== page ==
Vox: Sleep deprivation has become one of the many side effects of the pandemic. It’s one that’s often invisible — a lot of people have no choice but to muddle through their day no matter how tired they are — but one that’s slowly wearing us down.
For some, lack of sleep is about lack of time. “I get up now hours before my kids to get a few hours of writing and work done,” Courtney Boen, a professor of sociology and demography at the University of Pennsylvania, told Vox. “I know I’m not alone.”
But for others, scheduling isn’t necessarily to blame. When the pandemic hit, rates of insomnia spiked around the world, driven by everything from the stress of living during an international public health crisis to the changes in daily life wrought by lockdowns. “People had additional responsibilities, new challenges, much more uncertainty,” Lauren Hale, a professor of family, population, and preventive medicine at Stony Brook University, told Vox.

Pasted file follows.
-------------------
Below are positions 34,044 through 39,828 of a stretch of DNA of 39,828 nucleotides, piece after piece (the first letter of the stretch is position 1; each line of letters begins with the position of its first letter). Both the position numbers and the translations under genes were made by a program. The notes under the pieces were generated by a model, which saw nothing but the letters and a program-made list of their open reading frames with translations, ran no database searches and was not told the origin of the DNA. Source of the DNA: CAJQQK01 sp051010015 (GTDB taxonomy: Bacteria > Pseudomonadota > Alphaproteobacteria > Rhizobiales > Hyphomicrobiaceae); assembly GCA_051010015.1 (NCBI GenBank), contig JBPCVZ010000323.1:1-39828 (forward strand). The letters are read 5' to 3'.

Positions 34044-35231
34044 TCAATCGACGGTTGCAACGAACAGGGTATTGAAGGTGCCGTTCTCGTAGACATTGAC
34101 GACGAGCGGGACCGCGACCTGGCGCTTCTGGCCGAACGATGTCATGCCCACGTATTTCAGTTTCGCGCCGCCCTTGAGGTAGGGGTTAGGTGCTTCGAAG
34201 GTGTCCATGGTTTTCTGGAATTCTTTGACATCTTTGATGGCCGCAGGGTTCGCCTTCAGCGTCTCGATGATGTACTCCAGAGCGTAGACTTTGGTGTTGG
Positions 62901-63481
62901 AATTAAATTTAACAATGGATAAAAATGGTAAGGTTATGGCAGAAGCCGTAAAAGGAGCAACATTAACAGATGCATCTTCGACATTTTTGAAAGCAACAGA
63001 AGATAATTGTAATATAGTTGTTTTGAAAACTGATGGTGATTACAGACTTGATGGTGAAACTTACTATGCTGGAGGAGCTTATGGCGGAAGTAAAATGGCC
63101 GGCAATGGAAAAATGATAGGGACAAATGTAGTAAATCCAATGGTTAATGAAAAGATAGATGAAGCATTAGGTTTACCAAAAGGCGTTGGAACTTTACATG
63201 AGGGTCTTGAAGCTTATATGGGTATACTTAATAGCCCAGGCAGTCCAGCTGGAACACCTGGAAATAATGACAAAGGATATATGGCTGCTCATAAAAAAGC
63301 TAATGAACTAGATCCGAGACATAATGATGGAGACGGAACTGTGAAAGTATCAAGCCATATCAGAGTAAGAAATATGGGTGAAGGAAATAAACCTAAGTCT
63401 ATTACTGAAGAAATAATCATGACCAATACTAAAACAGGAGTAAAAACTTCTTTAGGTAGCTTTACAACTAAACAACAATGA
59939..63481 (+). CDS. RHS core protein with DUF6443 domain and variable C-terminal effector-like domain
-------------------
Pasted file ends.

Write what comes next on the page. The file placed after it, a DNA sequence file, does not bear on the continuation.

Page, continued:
And as the delta variant continues to spread around the country, that uncertainty and its effects on sleep may not have abated. Some people have just gotten used to disrupted cycles and 3 am anxiety spirals; it’s how life is now. As Jennifer Martin, a clinical psychologist who serves on the board of directors for the American Academy of Sleep Medicine, told Vox, “There are some people who are still experiencing a lot of disruption.”